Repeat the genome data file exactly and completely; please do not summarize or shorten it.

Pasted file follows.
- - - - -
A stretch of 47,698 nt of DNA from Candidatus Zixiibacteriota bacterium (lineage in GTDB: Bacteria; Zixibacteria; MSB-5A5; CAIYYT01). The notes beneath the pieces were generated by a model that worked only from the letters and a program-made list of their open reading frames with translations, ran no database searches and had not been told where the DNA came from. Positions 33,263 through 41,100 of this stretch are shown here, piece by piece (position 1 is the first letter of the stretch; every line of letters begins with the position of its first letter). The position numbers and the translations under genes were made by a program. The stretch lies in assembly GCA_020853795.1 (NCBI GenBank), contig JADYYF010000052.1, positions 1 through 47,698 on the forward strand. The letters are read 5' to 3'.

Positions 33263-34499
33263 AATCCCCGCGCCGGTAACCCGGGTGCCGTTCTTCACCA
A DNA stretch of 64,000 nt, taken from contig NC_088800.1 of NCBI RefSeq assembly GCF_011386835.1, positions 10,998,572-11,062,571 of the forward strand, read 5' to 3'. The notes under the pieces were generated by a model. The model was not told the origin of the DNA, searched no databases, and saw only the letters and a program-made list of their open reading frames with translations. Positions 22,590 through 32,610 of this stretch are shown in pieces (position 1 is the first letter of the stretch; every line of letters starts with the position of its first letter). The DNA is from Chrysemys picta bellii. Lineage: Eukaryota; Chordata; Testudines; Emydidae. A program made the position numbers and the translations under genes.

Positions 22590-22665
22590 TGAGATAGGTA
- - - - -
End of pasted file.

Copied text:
A stretch of 47,698 nt of DNA from Candidatus Zixiibacteriota bacterium (lineage in GTDB: Bacteria; Zixibacteria; MSB-5A5; CAIYYT01). The notes beneath the pieces were generated by a model that worked only from the letters and a program-made list of their open reading frames with translations, ran no database searches and had not been told where the DNA came from. Positions 33,263 through 41,100 of this stretch are shown here, piece by piece (position 1 is the first letter of the stretch; every line of letters begins with the position of its first letter). The position numbers and the translations under genes were made by a program. The stretch lies in assembly GCA_020853795.1 (NCBI GenBank), contig JADYYF010000052.1, positions 1 through 47,698 on the forward strand. The letters are read 5' to 3'.

Positions 33263-34499
33263 AATCCCCGCGCCGGTAACCCGGGTGCCGTTCTTCACCA
A DNA stretch of 64,000 nt, taken from contig NC_088800.1 of NCBI RefSeq assembly GCF_011386835.1, positions 10,998,572-11,062,571 of the forward strand, read 5' to 3'. The notes under the pieces were generated by a model. The model was not told the origin of the DNA, searched no databases, and saw only the letters and a program-made list of their open reading frames with translations. Positions 22,590 through 32,610 of this stretch are shown in pieces (position 1 is the first letter of the stretch; every line of letters starts with the position of its first letter). The DNA is from Chrysemys picta bellii. Lineage: Eukaryota; Chordata; Testudines; Emydidae. A program made the position numbers and the translations under genes.

Positions 22590-22665
22590 TGAGATAGGTA